Once we get geared up with this stuff, we'll let you know how it feels and what we think. For now, just a big thank you to the guys at dpmsports for getting us aboard and a reminder to all you readers to check out their site. Also, while you're there, take a look at who they already sponsor; it's an awesome list of athletes to be joining.
Our team decided that we'd focus the attention that we will be getting from the press and others on environmentally-sound transportation. We think that we can really give this cause a serious boost. I think one sentence sums it up best: "If we can ride 3000 miles in less than a week, you can ride three miles to work once a week." People always have an excuse (we're all guilty here). "It's too cold." "I need a couple more minutes in bed." "I would arrive at work sweaty." We think that the way to combat climate change is to take small steps--like riding to work even when it's more convenient, warm, and generally easier to drive.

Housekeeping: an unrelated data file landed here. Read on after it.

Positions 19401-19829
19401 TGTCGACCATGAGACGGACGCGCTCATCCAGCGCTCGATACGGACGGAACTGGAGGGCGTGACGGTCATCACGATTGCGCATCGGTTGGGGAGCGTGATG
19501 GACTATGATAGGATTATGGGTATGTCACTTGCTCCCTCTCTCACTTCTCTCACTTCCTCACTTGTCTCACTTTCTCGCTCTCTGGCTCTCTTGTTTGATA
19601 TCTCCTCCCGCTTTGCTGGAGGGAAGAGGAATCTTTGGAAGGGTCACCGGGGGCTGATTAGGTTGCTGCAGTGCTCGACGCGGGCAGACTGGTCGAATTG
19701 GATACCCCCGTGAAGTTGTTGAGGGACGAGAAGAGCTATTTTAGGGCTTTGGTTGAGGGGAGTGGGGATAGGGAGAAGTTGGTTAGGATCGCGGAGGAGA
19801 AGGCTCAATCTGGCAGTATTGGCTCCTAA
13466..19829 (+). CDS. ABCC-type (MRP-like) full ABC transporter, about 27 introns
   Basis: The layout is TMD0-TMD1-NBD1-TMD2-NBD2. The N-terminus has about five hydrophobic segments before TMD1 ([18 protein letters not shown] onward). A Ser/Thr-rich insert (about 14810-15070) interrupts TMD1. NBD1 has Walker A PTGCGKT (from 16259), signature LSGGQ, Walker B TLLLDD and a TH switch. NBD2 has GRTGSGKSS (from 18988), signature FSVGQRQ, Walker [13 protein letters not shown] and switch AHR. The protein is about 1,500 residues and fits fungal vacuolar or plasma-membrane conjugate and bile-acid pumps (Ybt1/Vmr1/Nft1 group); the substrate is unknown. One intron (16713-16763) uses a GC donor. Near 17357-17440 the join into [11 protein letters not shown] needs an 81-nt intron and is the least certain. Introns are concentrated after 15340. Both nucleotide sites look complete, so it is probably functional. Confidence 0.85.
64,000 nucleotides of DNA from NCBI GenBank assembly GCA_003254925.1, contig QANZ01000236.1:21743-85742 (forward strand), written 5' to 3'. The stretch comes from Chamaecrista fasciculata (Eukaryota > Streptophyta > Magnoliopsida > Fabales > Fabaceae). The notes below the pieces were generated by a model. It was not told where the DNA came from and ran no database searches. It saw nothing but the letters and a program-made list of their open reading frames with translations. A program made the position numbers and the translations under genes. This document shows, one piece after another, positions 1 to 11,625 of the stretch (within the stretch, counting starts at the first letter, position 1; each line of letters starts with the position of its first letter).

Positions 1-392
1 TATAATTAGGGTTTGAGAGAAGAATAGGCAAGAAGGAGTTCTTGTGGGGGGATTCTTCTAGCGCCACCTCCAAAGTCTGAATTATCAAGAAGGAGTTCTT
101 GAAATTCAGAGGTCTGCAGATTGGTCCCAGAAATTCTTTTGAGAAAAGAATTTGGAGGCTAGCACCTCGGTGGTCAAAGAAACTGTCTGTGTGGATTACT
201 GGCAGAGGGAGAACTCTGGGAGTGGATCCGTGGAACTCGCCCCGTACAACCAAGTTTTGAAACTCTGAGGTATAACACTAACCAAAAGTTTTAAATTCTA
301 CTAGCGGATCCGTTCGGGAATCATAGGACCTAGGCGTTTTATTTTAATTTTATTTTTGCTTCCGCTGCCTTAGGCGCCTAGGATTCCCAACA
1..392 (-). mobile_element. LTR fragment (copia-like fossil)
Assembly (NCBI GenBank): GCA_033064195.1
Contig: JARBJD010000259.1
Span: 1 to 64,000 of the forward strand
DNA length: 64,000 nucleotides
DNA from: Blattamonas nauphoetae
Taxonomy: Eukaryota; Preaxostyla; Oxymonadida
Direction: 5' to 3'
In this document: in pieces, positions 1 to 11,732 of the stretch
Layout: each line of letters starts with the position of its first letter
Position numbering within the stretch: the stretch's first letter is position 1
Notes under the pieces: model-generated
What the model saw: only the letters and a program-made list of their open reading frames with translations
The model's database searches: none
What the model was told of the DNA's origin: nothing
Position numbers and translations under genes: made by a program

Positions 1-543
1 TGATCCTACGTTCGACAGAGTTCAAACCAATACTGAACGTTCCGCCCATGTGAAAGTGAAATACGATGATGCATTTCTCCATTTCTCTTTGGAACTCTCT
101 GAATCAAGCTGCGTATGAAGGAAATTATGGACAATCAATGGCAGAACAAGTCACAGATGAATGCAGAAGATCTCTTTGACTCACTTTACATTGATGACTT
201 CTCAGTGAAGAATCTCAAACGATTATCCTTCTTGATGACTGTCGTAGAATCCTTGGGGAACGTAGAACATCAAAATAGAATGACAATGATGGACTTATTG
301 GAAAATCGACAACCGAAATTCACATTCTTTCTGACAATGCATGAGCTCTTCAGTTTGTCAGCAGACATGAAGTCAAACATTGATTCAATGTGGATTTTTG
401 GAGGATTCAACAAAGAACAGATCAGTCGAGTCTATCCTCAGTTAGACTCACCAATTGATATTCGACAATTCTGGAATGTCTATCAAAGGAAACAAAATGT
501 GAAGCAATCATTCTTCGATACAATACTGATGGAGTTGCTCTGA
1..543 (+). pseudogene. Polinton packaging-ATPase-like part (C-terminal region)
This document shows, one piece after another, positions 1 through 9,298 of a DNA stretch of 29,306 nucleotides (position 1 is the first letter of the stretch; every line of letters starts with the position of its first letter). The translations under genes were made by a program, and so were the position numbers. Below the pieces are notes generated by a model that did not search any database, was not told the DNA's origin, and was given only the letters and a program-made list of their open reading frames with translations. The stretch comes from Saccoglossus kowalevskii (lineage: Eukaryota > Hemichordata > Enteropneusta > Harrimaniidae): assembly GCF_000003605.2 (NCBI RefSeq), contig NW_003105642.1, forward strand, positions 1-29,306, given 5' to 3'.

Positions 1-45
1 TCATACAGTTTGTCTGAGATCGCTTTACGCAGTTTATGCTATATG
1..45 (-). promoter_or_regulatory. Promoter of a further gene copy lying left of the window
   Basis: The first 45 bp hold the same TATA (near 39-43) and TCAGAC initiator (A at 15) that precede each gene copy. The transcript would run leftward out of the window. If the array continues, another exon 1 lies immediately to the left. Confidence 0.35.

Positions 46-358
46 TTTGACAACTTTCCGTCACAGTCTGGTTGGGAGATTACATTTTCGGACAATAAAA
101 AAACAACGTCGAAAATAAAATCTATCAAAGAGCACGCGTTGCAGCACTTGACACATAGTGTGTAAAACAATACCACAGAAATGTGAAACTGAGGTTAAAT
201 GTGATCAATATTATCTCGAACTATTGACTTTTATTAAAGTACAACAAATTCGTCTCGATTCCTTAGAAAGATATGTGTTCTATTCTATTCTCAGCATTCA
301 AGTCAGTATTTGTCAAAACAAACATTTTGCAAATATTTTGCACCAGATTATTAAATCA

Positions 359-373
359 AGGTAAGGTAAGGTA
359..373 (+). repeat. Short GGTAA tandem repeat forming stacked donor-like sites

We think that by telling the story of moving a team of 4 and a crew of more than 12 across the country and back with zero carbon output, and riding more than 3000 miles, non-stop, we will raise people's awareness and challenge their beliefs about what can be done on a day-to-day basis. We plan to fully offset our carbon emissions (cars, RVs and plane trips) and eat/drink organically (when possible). Getting the $$$ for carbon offsets is a challenge, but challenges are what we are about.
Indoor training and coaching posted by Philip Schmidt :: Oct 29, 2007 :: 07:23 AM
The weather finally turned here in DC, and though it was sunny for most of the weekend, it was cold! My blood is still thin from summer and the warm fall that we've had. As a result, I spent a bunch of hours on the trainer this weekend. It's a sweaty, boring endeavor, but it has to be done. I also plan to start riding the trainer before workouts--gotta get that milage up.